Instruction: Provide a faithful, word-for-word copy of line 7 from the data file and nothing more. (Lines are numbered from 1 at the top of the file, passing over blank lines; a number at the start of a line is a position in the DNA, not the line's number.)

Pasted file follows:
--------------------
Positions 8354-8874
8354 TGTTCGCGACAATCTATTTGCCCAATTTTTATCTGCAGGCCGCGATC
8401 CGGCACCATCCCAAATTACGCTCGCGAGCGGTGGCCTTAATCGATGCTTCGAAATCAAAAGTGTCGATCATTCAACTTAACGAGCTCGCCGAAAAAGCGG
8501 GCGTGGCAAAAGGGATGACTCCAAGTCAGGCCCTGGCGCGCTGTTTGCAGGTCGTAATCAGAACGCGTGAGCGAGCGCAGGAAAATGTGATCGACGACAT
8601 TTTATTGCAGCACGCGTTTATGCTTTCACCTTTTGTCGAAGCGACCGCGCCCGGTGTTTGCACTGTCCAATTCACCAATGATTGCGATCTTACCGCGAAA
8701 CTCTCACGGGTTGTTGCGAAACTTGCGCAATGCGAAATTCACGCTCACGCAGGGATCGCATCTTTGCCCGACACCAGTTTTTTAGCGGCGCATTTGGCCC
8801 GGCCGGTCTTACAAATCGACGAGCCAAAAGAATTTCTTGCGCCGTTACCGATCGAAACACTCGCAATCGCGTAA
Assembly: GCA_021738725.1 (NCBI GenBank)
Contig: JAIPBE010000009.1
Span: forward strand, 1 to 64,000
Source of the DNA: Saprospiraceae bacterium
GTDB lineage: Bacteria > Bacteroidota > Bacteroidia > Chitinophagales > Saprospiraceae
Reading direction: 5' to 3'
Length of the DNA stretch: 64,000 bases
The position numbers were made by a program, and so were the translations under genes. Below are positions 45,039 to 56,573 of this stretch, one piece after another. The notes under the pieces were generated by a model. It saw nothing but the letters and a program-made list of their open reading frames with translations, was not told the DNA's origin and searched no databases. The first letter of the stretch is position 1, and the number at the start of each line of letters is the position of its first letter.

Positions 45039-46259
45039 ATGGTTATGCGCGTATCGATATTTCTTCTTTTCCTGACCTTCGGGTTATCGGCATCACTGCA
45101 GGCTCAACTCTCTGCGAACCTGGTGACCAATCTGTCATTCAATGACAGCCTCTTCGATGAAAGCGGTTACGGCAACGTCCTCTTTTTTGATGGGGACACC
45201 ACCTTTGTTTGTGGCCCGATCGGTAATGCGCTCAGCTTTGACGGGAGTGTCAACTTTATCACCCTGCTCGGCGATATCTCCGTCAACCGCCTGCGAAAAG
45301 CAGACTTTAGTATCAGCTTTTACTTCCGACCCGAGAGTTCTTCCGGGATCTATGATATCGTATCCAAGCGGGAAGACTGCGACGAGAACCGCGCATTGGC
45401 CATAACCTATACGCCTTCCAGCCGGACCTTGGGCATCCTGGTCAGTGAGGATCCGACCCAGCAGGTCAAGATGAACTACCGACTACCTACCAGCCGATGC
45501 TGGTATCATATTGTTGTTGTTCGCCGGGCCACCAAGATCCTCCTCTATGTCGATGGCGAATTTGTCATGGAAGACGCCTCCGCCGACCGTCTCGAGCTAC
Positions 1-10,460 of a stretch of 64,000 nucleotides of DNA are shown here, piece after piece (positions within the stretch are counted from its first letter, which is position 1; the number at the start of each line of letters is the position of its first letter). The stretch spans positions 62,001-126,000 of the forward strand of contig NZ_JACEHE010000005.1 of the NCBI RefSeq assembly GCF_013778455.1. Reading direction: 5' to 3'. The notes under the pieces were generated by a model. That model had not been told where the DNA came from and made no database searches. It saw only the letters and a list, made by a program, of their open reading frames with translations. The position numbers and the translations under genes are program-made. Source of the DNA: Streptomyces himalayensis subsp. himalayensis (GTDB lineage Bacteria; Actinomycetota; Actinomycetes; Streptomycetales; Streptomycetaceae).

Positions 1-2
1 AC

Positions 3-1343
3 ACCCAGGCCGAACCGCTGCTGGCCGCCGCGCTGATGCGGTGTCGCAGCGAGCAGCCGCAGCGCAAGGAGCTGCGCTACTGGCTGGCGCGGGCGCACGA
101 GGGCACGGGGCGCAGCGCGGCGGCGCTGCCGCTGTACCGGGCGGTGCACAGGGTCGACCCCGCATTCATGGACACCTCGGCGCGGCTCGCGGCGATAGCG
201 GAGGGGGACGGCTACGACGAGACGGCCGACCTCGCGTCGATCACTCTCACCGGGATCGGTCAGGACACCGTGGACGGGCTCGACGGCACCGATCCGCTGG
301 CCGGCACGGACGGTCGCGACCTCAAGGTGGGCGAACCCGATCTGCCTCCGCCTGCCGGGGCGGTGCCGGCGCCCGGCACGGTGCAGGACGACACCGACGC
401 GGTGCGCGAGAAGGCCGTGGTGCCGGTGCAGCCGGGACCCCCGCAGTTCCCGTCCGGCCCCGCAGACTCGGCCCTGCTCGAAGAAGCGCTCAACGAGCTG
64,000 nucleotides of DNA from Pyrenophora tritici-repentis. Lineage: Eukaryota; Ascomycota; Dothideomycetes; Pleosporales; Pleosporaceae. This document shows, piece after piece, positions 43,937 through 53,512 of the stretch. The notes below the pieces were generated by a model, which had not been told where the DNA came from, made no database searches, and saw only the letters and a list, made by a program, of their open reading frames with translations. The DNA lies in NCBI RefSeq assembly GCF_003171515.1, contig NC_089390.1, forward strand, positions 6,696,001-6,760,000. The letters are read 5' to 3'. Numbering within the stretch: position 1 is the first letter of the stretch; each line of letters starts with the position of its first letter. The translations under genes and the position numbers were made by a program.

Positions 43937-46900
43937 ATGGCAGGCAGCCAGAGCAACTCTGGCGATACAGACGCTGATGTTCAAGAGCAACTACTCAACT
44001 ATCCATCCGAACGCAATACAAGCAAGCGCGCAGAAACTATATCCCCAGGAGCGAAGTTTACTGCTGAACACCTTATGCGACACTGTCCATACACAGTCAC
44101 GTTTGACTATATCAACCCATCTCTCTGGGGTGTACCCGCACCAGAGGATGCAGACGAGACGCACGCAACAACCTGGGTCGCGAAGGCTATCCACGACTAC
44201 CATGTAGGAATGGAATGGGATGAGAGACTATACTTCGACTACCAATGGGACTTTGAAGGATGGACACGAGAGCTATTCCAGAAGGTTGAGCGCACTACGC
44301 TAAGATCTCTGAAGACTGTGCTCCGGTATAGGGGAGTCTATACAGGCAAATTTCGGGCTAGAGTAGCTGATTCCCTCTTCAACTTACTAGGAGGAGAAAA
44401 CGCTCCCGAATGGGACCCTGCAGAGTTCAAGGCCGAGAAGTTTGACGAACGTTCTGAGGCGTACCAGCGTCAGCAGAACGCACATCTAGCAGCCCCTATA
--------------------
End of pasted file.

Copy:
8801 GGCCGGTCTTACAAATCGACGAGCCAAAAGAATTTCTTGCGCCGTTACCGATCGAAACACTCGCAATCGCGTAA